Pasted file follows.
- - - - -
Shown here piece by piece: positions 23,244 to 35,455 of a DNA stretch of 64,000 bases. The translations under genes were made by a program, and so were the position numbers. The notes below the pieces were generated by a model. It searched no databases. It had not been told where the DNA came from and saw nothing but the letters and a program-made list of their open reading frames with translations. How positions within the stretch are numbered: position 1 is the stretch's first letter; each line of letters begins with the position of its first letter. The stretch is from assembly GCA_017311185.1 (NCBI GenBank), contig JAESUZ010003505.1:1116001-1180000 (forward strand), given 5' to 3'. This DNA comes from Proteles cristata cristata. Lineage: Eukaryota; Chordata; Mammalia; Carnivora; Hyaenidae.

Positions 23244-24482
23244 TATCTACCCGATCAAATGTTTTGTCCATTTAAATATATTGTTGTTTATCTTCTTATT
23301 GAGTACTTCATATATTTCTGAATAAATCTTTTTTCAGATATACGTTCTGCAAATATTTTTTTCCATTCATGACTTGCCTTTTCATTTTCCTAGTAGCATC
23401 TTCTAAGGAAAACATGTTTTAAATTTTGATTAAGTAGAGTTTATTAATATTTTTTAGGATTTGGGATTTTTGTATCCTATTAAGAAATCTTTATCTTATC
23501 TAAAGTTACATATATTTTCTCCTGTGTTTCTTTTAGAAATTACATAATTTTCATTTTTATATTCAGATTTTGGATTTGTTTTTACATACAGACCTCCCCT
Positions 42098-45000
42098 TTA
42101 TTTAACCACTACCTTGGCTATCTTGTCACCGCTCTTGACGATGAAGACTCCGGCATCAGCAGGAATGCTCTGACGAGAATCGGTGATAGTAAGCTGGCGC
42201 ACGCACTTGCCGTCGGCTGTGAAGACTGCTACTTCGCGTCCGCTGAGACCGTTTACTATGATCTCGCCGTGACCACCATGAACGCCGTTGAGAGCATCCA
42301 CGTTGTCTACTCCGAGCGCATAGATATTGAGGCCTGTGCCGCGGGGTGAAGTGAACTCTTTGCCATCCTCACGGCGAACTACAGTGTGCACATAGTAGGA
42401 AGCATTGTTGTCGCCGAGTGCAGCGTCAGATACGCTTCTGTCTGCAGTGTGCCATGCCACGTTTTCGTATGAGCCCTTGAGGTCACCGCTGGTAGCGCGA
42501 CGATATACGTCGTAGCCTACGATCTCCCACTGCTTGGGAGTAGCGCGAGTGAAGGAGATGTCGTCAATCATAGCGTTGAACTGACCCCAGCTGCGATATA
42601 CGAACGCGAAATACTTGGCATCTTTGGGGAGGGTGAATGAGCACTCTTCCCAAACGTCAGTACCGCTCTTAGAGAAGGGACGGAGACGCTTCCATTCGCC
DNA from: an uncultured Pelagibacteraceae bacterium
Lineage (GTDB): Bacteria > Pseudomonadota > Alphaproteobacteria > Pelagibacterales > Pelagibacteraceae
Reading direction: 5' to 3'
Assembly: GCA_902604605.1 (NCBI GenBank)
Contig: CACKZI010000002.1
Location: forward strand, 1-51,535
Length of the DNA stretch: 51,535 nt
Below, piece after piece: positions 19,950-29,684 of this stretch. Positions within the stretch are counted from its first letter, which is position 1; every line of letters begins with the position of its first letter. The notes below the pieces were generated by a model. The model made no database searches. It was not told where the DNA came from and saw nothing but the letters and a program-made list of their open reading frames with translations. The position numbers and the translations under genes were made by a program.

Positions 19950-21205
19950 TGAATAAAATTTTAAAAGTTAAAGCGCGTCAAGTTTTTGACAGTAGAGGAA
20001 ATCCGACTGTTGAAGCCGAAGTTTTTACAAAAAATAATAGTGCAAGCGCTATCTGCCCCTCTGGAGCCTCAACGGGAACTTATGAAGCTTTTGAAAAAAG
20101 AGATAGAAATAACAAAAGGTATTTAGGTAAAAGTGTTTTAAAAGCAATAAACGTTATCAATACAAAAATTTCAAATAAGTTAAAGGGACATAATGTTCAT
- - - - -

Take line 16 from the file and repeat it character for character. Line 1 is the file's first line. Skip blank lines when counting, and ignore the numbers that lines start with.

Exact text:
Lineage (GTDB): Bacteria > Pseudomonadota > Alphaproteobacteria > Pelagibacterales > Pelagibacteraceae